Smallholder Farmers’ Rights are Women’s Rights

Most farms in developing and least developed countries are small, generally plots of less than two hectares of land. Smallholder farmers manage over 80% of the world’s estimated 500 million small farms and provide over 80% of the food consumed in Asia and sub-Saharan Africa, contributing significantly to poverty reduction and food security. As much as 75% of global seed diversity in staple food crops is held and actively used by smallholder farms. However, despite their vital role in the global agricultural community, the participation and priorities of smallholder farmers – most of whom are women – are often neglected.  Effective mechanisms giving smallholder farmers a voice in policymaking are imperative to address their needs and interests, to promote the conservation and sustainable use of plant genetic resources and more broadly, to ensure food security. Read more…

Is the private sector the “preferred partner” of the UN over civil society?

“Civil society organizations are natural allies of the United Nations, but the partnership modality is not the primary way for civil society to engage with the UN” argued Barbara Adams at a panel discussion on “Strengthening partnerships and stakeholder engagement” that took place in the framework of the ECOSOC Operational Activities for Development on 27 February 2018. From a CSO perspective, she added, the primary way of leveraging resources for the Sustainable Development Goals is fair and progressive taxation. See the video here.

Invitation side-event CSW: Strategies for Empowering Rural Women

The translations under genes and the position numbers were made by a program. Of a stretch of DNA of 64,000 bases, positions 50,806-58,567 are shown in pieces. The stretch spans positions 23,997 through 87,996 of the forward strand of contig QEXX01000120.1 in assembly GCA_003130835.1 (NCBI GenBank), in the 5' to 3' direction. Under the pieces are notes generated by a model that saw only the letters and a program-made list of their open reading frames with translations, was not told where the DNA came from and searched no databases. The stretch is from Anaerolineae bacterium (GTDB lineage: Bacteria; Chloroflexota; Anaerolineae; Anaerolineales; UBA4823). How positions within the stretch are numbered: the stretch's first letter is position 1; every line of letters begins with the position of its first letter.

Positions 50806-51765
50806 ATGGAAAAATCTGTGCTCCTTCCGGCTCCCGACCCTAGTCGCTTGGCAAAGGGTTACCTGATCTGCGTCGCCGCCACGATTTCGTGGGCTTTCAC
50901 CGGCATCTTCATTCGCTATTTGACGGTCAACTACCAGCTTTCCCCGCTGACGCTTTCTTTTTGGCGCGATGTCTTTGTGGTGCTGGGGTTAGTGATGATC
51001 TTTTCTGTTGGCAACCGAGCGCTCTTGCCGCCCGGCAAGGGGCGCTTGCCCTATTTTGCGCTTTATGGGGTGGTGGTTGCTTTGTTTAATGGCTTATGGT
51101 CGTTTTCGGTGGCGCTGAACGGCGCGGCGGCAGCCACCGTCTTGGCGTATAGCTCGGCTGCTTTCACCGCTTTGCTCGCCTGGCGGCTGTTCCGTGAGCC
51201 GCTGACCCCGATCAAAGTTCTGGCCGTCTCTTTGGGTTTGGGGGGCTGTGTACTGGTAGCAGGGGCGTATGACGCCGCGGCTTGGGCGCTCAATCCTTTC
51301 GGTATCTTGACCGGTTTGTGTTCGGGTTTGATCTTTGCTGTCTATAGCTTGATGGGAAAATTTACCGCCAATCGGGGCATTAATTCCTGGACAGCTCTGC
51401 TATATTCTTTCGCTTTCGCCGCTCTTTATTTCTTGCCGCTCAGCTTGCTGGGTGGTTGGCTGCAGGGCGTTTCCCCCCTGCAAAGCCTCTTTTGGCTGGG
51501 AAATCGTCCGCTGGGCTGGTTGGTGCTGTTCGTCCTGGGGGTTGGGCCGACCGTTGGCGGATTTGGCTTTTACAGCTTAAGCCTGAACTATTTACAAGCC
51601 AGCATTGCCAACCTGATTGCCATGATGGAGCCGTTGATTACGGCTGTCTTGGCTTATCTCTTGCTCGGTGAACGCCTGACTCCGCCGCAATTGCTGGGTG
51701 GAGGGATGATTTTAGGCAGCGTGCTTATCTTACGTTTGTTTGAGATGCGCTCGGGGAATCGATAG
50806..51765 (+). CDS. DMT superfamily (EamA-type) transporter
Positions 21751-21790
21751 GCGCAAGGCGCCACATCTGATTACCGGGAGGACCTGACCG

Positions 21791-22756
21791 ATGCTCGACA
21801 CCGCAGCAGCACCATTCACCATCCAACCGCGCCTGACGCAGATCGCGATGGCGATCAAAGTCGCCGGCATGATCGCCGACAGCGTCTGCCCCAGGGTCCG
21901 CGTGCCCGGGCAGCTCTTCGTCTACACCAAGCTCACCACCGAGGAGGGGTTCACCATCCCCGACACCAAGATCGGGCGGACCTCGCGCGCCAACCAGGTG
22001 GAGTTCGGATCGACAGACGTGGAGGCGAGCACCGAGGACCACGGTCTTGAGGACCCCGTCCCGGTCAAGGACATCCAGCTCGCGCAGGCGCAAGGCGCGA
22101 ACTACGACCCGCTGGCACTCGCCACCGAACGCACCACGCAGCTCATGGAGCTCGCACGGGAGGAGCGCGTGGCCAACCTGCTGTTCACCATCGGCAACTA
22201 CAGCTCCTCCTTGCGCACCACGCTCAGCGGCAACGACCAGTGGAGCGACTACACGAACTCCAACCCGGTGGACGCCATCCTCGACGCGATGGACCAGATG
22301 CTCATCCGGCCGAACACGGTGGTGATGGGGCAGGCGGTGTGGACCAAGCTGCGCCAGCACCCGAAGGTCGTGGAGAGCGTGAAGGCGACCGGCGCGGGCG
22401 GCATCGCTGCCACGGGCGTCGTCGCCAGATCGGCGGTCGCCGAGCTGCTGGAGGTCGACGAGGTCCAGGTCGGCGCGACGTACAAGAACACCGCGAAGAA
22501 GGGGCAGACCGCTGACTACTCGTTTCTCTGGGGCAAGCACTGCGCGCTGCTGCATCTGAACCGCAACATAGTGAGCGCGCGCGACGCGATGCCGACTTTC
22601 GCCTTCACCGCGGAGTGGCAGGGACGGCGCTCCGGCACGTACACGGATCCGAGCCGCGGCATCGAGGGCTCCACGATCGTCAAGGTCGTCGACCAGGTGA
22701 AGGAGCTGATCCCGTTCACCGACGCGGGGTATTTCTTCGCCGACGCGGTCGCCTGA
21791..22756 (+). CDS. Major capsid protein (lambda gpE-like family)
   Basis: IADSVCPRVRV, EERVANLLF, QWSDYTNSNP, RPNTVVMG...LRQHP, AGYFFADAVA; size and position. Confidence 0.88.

This public panel will discuss the multiple roles of rural women and girls for enhancing food sovereignty, preserving biodiversity, reducing inequalities, and combating climate change. The presentations will affirm the importance of engaging women in policy-making around more equitable and sustainable production and consumption.

Panelists will offer perspectives from the local level, addressing challenges such as intellectual property rights and land ownership for small-scale women farmers. Read more…

The 2030 Agenda, donor priorities and UN mandates

As he concluded the first year of his term, the UN Secretary-General reiterated his call for a new Funding Compact, an agreement by Member States and the United Nations development system. In his 20 December advance report on Repositioning the UN Development System, he stated: “Ultimately, the Funding Compact is about increasing the likelihood of universal achievement of the SDGs and eradicating poverty from the face of the earth. In other words, it is about determining whether we can deliver on our ambition to make the world a more prosperous, peaceful and sustainable place by 2030.” Read more…,